Pulp Pam Dons Gaga-esque Dress, Ode to McQueen 

The media flacks and the city fathers want us to focus on the time (eight years) and the money ($170 million) and the achievement (10th largest nationally) that the reopening of the Virginia Museum of Fine Arts occasions. 

But the really big deal? The museum board's fashion-tastic chair, Pamela Reynolds, wearing a dress made entirely of paper at the opening gala Friday, cinching her reputation as Richmond's Lady Gaga.

Although Gaga has become known for clothes made out of stuff — cigarette butt sunglasses, a dress of clear plastic bubbles — the pop star is crashing Reynolds' party. For the opening of the museum's collection of FabergAc eggs in 1996, Reynolds wore a dress fashioned from 50 commemorative scarves. Napkins, paper towels, wrapping paper from the museum gift shop and even pages from a book on flower arranging composed the latest fashion statement.

“I don't want to disappoint people,” Reynolds says. “If I didn't make an effort to wear something for the opening, I would feel that I let people down.”

She settled on the concept before tracking down the creator, Melody Gulick, a local installation artist. Her degree from the Art Institute of Chicago brings a strong artistic pedigree, but Reynolds was particularly impressed that Gulick had designed window displays for Anthropologie, the women's fashion retailer known for its inventiveness.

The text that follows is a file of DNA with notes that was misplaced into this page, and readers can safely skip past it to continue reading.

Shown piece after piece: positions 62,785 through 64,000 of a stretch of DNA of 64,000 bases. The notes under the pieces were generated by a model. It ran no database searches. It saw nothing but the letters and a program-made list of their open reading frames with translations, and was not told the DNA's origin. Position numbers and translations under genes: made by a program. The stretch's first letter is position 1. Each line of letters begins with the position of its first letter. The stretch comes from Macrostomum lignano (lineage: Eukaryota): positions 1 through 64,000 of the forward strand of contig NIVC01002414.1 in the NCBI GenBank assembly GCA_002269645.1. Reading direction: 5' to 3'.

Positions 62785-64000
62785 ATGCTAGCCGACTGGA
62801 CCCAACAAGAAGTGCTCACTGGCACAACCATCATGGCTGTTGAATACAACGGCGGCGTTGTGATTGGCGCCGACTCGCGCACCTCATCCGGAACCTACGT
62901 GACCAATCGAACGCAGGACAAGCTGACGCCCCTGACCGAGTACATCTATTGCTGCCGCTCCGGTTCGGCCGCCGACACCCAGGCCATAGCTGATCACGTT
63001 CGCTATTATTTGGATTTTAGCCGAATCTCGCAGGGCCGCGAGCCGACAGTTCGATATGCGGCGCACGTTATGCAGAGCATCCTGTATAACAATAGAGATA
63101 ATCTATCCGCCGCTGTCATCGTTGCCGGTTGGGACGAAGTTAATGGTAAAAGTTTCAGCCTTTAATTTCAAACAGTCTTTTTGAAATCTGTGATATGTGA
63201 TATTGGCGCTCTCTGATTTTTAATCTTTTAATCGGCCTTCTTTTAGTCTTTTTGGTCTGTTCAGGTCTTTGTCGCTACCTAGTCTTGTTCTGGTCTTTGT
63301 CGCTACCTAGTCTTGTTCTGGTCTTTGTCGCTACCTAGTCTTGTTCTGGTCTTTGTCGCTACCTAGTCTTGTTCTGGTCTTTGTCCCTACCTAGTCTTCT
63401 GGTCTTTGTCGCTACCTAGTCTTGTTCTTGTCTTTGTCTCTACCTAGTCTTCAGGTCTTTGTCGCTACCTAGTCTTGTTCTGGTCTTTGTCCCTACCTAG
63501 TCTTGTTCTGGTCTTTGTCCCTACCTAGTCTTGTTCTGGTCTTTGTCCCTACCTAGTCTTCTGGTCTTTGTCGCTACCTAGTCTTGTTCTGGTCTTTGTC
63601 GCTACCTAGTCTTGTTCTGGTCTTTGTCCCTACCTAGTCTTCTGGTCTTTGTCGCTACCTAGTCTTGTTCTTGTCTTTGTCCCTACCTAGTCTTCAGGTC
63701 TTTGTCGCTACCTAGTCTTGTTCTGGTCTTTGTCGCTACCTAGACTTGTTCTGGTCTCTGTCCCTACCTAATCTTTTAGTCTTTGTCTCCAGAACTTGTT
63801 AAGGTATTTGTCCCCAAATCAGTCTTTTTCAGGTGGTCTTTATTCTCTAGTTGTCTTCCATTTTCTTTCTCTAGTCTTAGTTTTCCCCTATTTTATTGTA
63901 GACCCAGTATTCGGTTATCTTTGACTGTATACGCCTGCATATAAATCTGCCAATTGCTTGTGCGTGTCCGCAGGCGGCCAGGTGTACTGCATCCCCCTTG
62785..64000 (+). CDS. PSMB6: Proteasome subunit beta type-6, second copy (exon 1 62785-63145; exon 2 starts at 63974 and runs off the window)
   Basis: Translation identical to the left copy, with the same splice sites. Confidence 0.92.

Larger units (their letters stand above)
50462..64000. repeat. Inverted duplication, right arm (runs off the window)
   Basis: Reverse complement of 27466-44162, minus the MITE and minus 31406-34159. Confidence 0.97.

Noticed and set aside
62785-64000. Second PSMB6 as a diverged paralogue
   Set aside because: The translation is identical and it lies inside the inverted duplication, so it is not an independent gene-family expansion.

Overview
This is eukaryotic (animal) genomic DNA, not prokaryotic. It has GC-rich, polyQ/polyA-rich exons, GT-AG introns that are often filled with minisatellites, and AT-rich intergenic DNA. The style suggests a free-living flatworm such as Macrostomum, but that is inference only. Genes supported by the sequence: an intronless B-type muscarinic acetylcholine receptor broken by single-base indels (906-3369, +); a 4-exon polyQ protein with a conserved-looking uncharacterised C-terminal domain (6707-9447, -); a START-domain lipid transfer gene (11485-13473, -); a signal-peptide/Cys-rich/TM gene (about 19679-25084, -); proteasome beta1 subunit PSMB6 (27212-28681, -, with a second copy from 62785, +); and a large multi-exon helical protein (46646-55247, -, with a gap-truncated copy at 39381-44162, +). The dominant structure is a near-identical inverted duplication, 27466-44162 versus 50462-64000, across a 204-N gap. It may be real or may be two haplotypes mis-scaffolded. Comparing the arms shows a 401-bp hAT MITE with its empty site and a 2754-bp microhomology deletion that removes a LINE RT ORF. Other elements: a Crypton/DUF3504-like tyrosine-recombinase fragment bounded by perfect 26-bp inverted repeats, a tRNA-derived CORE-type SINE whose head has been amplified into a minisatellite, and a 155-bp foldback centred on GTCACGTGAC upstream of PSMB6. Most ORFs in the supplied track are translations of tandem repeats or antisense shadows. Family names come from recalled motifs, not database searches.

During the design process, beloved fashion designer Alexander McQueen committed suicide, a blow to the international fashion committee of which Reynolds is a proud citizen. It was particularly devastating to those who knew that McQueen's untimely death followed on the heels of his mentor, the exotic stylist and editor Isabella Blow, who drank a fatal cup of weed killer a few years prior. The many layers, voluminous proportion and explosive color in Reynolds' dress celebrate his work.

Gulick started off by making a bodicelike form out of masking tape that would be sturdy enough to hold the pounds of paper piled on top. A liftable panel in the back concealed a fabric heinie that allowed the wearer to sit. At the gala, former Gov. Tim Kaine sat at Reynolds' table and gamely helped.

The dress is on display at Quirk Gallery on Broad Street.



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